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Is Buying Used Equipment Really A Bargain?

Nov. 18, 2019
Such purchases promise to provide savings but don’t always

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Used equipment offers two attractions. First, you can avoid delivery delays incurred when ordering some new equipment. This may provide significant schedule savings — even as much as six months or more — in procurement. Having a unit quickly up and running again frequently is worth a lot. Second, used equipment costs less, sometimes a lot less. However, if issues arise with the equipment, cost savings can dwindle or disappear. Getting used equipment to the plant and properly working requires different skills than those for purchasing new items. So, let’s look at potential problems and also a situation where used equipment proved a bad bargain.

First, though, let’s distinguish between remanufactured and used equipment. Remanufactured equipment undergoes reconditioning to a “like new” state by the original equipment manufacturer or a specialist vendor and generally comes with a warranty. Commonly available remanufactured equipment includes control valves and pumps.

In contrast, used equipment mainly consists of items from shuttered plants. You usually purchase such equipment as-is (or perhaps after cleaning) and where-is. The item may have sat idle for years or longer, rarely comes with any warranty or performance guarantee, and often lacks mechanical or process design documentation.

If the name plate is readable, you may be able to get (generally for a fee) original design mechanical details from the manufacturer, if it’s still in business. However, you won’t know the effect of any subsequent repairs or modifications.

The process requirements for the new service nearly always differ from the original ones. You may need expert-level knowledge to decide if the equipment really will suffice.

If you’re fortunate enough to find an item very closely matching what you need, then you can save money. However, don’t count on saving much if you incur significant repair, reconditioning and engineering costs.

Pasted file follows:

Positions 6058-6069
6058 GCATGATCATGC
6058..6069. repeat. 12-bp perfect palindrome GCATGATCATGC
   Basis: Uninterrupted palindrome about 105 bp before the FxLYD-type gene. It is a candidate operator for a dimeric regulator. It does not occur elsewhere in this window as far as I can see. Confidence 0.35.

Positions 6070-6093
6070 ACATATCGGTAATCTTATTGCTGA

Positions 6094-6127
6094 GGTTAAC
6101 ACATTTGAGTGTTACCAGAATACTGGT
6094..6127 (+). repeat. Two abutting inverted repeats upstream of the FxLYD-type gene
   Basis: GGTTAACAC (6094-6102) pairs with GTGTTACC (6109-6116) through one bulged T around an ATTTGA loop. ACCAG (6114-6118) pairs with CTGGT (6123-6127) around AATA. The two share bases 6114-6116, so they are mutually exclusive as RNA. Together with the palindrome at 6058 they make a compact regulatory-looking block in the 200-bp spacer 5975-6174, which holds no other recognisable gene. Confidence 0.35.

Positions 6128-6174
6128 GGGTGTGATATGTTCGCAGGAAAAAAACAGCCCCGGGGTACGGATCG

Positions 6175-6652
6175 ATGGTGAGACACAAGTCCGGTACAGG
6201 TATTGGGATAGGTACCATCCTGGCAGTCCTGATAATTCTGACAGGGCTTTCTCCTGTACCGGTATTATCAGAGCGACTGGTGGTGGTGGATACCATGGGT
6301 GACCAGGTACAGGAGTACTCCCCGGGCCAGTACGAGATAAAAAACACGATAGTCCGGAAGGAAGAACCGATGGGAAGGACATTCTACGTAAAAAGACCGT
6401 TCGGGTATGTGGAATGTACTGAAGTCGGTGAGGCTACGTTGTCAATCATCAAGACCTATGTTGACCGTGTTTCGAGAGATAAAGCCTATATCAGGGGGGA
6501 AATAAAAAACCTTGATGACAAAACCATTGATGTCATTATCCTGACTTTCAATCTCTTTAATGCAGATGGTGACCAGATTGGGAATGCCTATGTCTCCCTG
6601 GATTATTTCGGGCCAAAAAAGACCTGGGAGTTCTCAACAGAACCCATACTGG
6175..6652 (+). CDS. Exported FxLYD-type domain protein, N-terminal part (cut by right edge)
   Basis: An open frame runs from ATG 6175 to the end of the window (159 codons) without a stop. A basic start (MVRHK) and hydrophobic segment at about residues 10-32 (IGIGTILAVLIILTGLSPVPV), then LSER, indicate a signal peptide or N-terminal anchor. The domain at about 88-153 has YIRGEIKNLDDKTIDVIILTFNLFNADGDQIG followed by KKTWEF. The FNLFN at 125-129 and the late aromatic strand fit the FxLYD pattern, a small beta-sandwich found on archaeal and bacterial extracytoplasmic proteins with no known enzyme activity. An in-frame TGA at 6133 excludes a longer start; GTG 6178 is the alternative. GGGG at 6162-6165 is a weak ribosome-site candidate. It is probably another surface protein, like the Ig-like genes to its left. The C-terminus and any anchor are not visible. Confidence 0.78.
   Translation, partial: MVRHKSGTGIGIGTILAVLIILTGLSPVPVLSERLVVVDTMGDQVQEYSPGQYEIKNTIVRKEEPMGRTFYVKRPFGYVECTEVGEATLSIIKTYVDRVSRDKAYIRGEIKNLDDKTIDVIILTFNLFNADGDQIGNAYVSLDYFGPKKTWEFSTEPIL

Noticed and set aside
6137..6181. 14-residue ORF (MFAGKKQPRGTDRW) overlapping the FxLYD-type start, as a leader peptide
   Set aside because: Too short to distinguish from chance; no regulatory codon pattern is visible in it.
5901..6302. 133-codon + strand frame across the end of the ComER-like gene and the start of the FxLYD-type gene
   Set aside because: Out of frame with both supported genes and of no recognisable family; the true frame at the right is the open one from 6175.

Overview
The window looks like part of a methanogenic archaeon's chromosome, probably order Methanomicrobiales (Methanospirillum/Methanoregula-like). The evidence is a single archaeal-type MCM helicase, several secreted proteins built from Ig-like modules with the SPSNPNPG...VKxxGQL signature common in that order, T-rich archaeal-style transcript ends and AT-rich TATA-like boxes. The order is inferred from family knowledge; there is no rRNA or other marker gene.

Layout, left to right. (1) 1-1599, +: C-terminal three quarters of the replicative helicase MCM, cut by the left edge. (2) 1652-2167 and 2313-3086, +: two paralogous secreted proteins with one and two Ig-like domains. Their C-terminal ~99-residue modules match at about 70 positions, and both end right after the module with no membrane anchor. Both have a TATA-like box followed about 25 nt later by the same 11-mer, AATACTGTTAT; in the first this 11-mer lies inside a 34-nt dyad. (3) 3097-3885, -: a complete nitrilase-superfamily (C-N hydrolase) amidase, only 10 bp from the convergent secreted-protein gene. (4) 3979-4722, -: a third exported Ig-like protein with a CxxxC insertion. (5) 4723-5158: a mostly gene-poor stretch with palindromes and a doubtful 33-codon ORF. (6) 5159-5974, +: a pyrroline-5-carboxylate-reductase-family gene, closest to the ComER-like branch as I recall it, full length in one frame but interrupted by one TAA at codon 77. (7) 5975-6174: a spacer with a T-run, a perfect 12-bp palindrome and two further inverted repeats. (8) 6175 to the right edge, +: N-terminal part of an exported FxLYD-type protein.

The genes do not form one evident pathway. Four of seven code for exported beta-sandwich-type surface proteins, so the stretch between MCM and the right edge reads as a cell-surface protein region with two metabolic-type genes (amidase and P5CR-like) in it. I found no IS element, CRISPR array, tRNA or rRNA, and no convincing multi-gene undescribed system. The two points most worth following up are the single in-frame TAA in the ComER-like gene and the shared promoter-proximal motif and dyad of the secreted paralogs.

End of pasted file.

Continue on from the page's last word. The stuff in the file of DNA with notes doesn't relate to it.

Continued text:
The experience of a site that bought a surplus 42-in.-dia. distillation tower exemplifies what can go wrong. That packed column, which had been built at a pharmaceutical plant but never placed into service, had sat idle for years. The tower was sold without any documentation on its internals; no mechanical or process details were available on internals configuration or original design rates, conditions or physical properties.

The tower was loaded horizontally onto a truck, shipped well over a thousand miles to its new home, unloaded and then erected. At no time, did anyone inspect the column’s internal condition.

The tower failed to perform on startup. Troubleshooting quickly ran into hurdles: What were the internals? What range of liquid and vapor rates could they handle? What was their mechanical condition? No one knew.

Deficient Liquid Distributor

Figure 1. A variety of issues severely degraded the performance of the random packing underneath.

Disassembly of the tower revealed many problems. For instance, the liquid distributor (Figure 1) had very small diameter drip holes; it was designed to handle a much lower liquid rate than the process needed. Second, the distributor had mechanical flanges; this is a low-budget configuration, cheap to make but highly susceptible to leaks that degrade performance. Third, bolts and hardware were missing or perhaps never were installed; this left large holes that would pass lots of liquid and significantly undermine tower performance. Fourth, the tray had come loose from its support ring during transport and some packing had become wedged underneath. Most liquid wouldn’t go down the distribution holes but would leak at the edge of the tower. This dreadful liquid distribution meant the packed bed underneath achieved less than 10% of its possible performance. Finally, the migration of packing to under the distributor also showed that the random packing supports and hold-downs had severe problems.

The plant had to remove and replace all the tower internals. The tab for this made the total cost of the used tower exceed that of a new one. Additionally, the time required for the repairs eliminated any schedule savings.

You can save by buying used equipment — if you do so correctly and can ensure the equipment suits its new service.

ANDREW SLOLEY is a Chemical Processing Contributing Editor. You can email him at
[email protected]

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